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The LLBean backpack wasn’t there last week…not above ground, at least. Densely packed, weighing approximately 15 pounds, spongy to the touch and reeking of decomp, the bag had been dug up from a nearby grave, now half-filled with sand and surrounded by coyote poop and paw prints. The frayed nylon straps had been completely torn from the body of the pack, however the bag itself was still tightly closed and intact. It appears that coyotes have not evolved to open zippers…yet.

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Packing it in.

Change is Constant: Saying Goodbye to the Riviera

In 2004 I visited Las Vegas for the first time and life changed.

My friend Alicia and I attended the National Organization for Women’s national conference with our Rochester chapter in July of that year. Of all places, it was held at the Riviera Hotel and Casino in Las Vegas, a land of wanton irresponsibility and showgirl tuckus worship. We were very excited.

We listened to sex workers’ rights group members and Dar Williams. Alicia took me to the spas at Mandalay Bay and Caesars Palace (before its multi-million dollar renovation). I dragged my dear Alicia to Quark’s Bar and Star Trek:The Experience at the Las Vegas Hilton (may their souls rest in peace), where we met snarky Klingons and drank blue liquids. This city held almost all of my favortie things, executed at such a high level of no-holds-barred-fuck-it-we’re-doing-this. I was in love.

As far as life changing goes: Vegas 2004 convinced me to enroll in massage therapy school the following year, and this career shift has played an integral part in where life has taken me, and in who I am today. Then came the big move to a warmer climate with job opportunities and stucco houses in 2007, free from snow and without regret.

On May 4th, 2015, the Riviera will close for good to make way for a Convention Center expansion. For old times sake, Paul and I paid our respects on April 21st. Here are some images (mostly) from that day, taken using my Polaroid 600…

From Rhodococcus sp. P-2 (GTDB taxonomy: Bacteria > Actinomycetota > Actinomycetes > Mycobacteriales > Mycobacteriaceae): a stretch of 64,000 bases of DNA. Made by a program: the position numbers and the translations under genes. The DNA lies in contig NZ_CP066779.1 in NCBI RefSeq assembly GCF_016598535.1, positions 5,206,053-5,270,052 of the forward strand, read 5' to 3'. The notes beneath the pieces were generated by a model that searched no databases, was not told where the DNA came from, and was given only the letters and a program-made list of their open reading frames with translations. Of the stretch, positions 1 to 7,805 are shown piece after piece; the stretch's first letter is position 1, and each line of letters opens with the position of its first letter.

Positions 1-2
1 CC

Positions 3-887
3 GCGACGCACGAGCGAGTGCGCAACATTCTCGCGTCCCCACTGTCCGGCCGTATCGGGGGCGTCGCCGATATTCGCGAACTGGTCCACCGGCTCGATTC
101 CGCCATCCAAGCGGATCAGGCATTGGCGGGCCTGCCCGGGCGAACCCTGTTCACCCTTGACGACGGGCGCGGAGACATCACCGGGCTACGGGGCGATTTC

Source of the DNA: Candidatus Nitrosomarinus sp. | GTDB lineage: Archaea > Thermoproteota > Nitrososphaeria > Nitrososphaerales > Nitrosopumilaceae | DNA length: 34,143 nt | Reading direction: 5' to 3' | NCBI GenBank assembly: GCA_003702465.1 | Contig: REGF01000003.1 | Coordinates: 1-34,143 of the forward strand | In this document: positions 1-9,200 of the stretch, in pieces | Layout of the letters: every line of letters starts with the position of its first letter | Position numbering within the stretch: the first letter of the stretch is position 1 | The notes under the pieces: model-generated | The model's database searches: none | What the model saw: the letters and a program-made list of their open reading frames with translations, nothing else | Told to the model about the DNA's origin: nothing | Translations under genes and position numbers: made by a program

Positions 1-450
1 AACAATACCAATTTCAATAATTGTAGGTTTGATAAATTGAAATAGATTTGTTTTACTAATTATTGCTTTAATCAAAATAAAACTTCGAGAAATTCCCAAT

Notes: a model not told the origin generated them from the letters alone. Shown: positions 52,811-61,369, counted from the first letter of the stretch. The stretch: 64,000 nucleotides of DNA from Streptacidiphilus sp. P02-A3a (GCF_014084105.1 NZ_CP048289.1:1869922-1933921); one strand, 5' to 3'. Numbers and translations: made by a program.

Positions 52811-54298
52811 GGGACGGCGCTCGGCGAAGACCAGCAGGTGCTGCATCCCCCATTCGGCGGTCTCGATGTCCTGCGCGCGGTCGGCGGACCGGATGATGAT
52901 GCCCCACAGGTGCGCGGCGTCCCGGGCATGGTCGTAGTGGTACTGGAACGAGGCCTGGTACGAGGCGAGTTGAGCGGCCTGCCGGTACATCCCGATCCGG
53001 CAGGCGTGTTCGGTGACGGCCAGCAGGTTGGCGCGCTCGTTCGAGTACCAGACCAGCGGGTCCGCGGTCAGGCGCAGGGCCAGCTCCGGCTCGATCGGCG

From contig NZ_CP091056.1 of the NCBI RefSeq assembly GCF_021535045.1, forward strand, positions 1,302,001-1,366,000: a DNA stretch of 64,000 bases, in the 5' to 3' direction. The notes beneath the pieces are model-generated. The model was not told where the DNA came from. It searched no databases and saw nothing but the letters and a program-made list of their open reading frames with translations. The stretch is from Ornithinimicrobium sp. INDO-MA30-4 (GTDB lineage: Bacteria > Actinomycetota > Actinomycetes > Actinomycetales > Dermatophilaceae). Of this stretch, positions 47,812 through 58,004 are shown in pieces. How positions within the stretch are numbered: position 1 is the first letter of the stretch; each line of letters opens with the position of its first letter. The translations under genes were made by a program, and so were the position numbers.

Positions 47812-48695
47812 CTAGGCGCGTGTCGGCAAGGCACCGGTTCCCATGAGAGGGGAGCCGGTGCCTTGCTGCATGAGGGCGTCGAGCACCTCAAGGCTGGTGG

A sign of the times.

A Sign of the Times

Showgirl assets.

Showgirl Assets

Showroom Neon

Facing the Future

Neon Its Head

Neon Its Head

On the Outside, Looking In

On the Outside, Looking In

Last Meal

Last Meal

The End of an Era

The End of an Era

Cashing Out

Cashing Out

Gravely Intimate in Overton

Located about 90 minutes from my little corner of Las Vegas, Pioneer Hill Memorial Cemetery in Overton, Nevada houses a fascinating mix of highly-personalized grave markers and offerings, both decades old and relatively recent.

I made a quick stop at this desert burial ground on my way to St. George, Utah on Saturday, March 21, 2015. As the gobble-gobble of local turkeys (birds, not humans) peppered the temperate morning air, I was struck by the varied and unconventional style exhibited by many of these graves. I say this with the utmost respect: It reminded me of the off-grid Boulder City Pet Cemetery in a lot of ways. Handmade markers, weathered stuffed animals, toys and personal effects dotted the landscape, drawing me deeper into the adventure of discovery that only a quiet graveyard can offer.

Stay close as we become gravely intimate with the residents of Pioneer Hill…

Welcome!

Welcome

The Landscape

The Landscape

BJ's Toys

BJ’s Toys

Fate, Cemented

Fate Cemented

The plots are super personalized.

The plots are super personalized.

In the Deadlights

In the Deadlights

(Not an actual cowboy.)

(Not an actual cowboy.)

On this day, I saw three scarecrows on graves. Three!

On this day, I saw three scarecrows on graves. Three!

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Marked and Unmarked Mounds

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It's rare that a monument brings me to tears. This one did.  Later, an internet search revealed that this mother and son had passed in a tragic traffic accident on their way to Las Vegas. It's clear they are missed dearly.

It’s rare when a monument brings me to tears. This one did.
Later, an internet search revealed that this mother and son had passed in a tragic traffic accident on their way to Las Vegas. It’s clear they are missed dearly.

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Again, I'm struck by the personalization.

Again, I’m struck by the personalization.

There's always at least one monument at each cemetery I document that grabs me and won't let go until I take shots from every angle, obsessed. Here, she's The One.

There’s always at least one monument at each cemetery I document that grabs me and won’t let go until I take shots from every angle, obsessed. Here, she’s The One.

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Nothing rounds out a post like a decapitated cherub.

Nothing rounds out a post like a decapitated cherub.